Surviving The Inflation: Keeping Your Business Afloat
Jun 16, 2023
Over the last two years, the world has seen an extreme upsurge in prices for food, energy, transport, and accommodation. Businesses are among those that are deeply affected by this inflation. Central banks and the government became the temporary ground for them to keep afloat with trillions of funds for support, but that did not stop the other stressors from causing them to go bankrupt or shut down. The pandemic has caused manufacturing factories and retailers to downsize or halt due to COVID-safe rules, which impacted the supply chains.
By 2021 when the lockdowns ended, the global economy grew at its fastest post-recession pace in 80 years. The recovery boom overwhelmed the trading system and caused a spike in costs. Fast forward to 2023, experts are expecting lower inflation rates. But for small business owners, you may continue to struggle to keep up with the market’s uncertainties and fluctuating exchange rates. Here are some anti-inflationary measures to approach the year with stability, and keep your business afloat;
Inflation will drive your business to spend more money on supplies, shipping costs, and tariffs on international sales (if it involves imports and exports). It will also disrupt your cash flow which will make meeting short-term obligations like wages and lease payments hard for you. The most obvious solution for the rising costs is to raise your prices—especially on the products that have the best impact on your profit margins. Your customers are more likely to purchase your bestselling items, despite the price raise.
Shrinkflation is a similar and stealthier approach to raising your price. It involves subtly changing the fine print of your product—packaging, contents, or the supplies or ingredients that make it. Big brands have also taken this approach last year. For instance, Doritos downsized their products by five chips per bag, dropping to around 262 grams from 276 grams. Even the best price-sensitive consumers could not detect this, so consider this approach for your small business.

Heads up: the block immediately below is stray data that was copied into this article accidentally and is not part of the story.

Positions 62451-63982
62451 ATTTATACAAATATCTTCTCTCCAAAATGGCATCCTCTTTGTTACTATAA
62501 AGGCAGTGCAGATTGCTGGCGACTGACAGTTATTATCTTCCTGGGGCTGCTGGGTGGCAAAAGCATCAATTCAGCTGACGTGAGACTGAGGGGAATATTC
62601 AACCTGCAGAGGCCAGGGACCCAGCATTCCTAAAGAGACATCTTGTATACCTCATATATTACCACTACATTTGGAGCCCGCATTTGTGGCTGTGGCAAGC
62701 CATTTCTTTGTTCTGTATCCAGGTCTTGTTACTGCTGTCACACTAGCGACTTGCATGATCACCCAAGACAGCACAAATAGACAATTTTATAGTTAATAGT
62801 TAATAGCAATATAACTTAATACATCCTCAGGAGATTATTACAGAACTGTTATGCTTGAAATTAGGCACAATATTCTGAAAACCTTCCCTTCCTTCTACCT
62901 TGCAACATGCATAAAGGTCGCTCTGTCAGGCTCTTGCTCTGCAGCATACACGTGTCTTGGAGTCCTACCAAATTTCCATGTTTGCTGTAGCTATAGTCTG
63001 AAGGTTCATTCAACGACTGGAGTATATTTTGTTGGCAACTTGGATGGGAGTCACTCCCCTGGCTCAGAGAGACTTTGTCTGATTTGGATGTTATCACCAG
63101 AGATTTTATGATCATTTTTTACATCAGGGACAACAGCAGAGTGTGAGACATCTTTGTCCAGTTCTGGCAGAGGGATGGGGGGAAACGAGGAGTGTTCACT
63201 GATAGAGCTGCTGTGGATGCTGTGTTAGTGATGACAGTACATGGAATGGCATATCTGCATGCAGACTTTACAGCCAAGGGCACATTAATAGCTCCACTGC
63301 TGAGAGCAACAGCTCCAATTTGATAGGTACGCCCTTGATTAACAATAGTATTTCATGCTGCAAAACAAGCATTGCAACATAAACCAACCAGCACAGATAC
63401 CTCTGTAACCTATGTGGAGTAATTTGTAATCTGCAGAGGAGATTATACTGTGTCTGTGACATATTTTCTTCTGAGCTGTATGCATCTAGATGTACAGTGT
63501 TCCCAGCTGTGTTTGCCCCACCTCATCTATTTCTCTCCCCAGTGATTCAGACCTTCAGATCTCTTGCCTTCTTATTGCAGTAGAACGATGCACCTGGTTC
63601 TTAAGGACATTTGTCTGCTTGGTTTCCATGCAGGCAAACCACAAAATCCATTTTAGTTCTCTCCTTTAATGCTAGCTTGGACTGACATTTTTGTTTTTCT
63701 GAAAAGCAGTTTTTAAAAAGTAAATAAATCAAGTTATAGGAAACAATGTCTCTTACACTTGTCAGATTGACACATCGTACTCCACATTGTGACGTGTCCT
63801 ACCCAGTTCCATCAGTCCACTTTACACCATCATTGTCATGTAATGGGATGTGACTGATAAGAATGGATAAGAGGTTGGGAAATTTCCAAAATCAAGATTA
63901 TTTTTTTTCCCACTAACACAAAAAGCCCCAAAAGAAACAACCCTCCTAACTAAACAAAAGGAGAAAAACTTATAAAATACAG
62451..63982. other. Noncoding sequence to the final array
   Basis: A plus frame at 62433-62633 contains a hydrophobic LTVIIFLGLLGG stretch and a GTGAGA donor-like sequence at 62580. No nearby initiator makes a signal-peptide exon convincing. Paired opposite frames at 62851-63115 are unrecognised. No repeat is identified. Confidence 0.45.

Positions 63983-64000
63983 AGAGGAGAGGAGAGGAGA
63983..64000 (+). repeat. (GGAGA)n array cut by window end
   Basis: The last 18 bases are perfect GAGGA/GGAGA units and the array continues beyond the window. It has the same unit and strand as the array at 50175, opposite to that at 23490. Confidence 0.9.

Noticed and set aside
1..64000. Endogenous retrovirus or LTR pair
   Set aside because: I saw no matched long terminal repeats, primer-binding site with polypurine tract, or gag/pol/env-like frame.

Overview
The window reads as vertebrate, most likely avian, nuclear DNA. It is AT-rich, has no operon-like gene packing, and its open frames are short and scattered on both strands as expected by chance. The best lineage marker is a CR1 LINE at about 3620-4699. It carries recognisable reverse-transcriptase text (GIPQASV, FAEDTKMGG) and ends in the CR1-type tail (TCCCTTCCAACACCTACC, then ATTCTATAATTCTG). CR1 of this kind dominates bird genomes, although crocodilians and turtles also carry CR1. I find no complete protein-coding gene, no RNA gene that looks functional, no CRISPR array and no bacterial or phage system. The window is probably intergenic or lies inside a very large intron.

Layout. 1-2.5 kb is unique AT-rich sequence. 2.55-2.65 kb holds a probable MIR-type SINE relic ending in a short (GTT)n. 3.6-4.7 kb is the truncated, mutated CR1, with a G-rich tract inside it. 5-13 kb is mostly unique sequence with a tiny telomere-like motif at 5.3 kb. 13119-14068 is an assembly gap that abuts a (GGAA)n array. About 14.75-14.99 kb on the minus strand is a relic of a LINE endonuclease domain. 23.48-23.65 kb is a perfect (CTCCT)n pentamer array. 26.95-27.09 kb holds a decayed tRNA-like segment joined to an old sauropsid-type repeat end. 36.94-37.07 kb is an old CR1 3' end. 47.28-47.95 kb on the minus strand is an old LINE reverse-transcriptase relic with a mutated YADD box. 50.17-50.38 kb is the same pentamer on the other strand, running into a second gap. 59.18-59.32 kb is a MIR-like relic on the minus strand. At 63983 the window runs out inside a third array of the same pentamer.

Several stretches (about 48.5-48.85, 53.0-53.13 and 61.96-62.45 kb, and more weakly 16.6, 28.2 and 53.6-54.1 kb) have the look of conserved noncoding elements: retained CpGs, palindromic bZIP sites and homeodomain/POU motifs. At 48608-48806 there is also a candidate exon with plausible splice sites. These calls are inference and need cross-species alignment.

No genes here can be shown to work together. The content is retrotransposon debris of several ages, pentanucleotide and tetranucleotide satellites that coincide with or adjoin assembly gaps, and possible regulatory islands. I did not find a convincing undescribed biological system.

Automating your business operations is ideal if you want to increase your employee’s value and improve customer service. Not only does this streamline your processes, but it can also offset the effects of inflation as labor costs are reduced. Investments in technologies—such as intelligent document processing, self-service kiosks, RFID, and barcoding systems for inventory control—have proven to be convenient in times of crisis.
Product and supply stock-up
Another effective approach is to stock up your shelf and warehouse with supplies and products while their prices are still low because they are sure to surge over time. However, this action should be taken with precaution to avoid excessive spending.
Loans play a pivotal role in your business but when inflation is on the rise, it is important to differentiate between a good loan and a bad loan. It is advisable to pay down high-interest credit card debt right away or at least transfer it to cards with lower rates. Otherwise, refinancing high-interest loans into a fixed-interest rate loan with a longer term can be a better alternative.
Improve employee retention
Labor shortage is another problem that comes with inflation. Losing your employees at this time would mean that you will spend even more money to advertise open positions, hire and train new staff, and onboard them. At that time, you will also be unable to meet your customer’s demands on time. To keep your employees happy, find out what they need in terms of perks, benefits, and scheduling.